I'd read about Rusack Winery's patio bring one of the loveliest picnic spots in Solvang, so that was where I decided we would lunch. Picnic in tow, we skipped in, only to realize a large swathe of the outdoor seating area, patio included, was under construction. The tables and chairs had been moved onto a nice patch of green though, and the rolling hills were as verdant as advertised, so it was still a very pleasant spot to feast on all the food we'd brought along with us. The construction work turned into a little side show, and in between bites we went over to look at how the cement was being poured in.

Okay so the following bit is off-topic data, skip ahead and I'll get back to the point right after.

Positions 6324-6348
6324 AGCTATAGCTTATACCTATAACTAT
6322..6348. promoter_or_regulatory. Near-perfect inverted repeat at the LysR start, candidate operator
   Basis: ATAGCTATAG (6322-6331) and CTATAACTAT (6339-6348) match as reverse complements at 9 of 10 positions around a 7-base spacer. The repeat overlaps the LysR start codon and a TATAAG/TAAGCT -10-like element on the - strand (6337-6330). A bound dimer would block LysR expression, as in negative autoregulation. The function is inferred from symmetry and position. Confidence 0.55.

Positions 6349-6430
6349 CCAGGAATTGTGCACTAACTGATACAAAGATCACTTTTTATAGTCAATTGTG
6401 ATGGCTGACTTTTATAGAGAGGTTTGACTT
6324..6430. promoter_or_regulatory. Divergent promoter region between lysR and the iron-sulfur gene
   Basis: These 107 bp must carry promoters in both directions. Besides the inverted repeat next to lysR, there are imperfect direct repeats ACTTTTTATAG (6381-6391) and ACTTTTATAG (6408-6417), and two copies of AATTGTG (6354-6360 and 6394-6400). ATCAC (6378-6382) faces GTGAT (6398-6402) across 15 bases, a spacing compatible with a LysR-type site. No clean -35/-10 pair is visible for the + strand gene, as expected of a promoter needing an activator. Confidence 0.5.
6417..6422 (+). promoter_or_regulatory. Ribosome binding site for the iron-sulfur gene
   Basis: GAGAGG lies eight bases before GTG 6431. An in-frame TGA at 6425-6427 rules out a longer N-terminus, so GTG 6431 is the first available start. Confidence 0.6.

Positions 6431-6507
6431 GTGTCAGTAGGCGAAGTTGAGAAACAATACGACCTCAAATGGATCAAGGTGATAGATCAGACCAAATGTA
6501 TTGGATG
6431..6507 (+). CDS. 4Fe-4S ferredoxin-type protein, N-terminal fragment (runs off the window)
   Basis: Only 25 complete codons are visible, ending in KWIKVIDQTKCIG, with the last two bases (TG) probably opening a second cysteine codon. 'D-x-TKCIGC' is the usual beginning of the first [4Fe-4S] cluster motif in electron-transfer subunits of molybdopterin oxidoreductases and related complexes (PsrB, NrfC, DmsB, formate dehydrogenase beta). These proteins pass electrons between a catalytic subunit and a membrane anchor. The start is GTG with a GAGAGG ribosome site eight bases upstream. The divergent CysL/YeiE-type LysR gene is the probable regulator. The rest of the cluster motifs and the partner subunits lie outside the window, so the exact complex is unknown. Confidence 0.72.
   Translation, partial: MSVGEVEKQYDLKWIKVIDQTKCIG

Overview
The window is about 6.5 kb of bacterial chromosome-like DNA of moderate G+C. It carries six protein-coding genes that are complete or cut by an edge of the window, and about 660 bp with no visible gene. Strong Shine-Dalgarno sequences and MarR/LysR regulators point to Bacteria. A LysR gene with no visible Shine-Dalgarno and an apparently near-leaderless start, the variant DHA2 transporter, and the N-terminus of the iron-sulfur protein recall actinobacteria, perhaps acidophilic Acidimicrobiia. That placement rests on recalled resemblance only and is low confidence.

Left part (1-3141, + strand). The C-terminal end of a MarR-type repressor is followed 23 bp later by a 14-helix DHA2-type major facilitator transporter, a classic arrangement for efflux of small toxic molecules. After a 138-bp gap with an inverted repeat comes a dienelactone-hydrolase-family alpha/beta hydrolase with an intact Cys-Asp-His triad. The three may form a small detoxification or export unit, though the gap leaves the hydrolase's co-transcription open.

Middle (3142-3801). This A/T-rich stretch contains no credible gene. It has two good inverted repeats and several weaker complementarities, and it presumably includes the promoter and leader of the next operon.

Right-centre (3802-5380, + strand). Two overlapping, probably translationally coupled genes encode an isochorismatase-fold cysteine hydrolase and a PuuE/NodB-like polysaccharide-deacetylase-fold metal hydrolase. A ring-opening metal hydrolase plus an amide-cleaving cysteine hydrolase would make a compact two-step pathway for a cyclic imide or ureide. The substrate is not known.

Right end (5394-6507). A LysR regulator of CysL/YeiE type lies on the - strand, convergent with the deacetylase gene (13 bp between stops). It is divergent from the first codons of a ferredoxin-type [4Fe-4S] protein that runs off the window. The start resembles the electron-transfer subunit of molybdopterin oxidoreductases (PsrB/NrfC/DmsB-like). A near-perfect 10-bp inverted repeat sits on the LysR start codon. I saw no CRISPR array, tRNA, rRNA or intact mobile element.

What wine should you pair with fried buttermilk chicken? In the absence of proper guidance, we tried it with everything so we could make an informed decision. Surprisingly, the reds were a better match. The plump, juicy strawberries I picked up from the school's Farmers' Market on the other hand, went particularly well with the rose. J felt that the setting was perfect for a mid-day nap, and nodded off almost immediately. I amused myself by looking at the world through a rose tinted glass while he dozed. If I stole little sips of J's wine while he was unconscious, well, it was only natural. 

Tilting my face toward the sun, I came face to face with the tree canopy. As I admired the pleasing way the branches reach out, and the glittering green leaves rustling, J stirred. I pointed up to show him the view, and the both of us just sat there, heads back, taking it all in.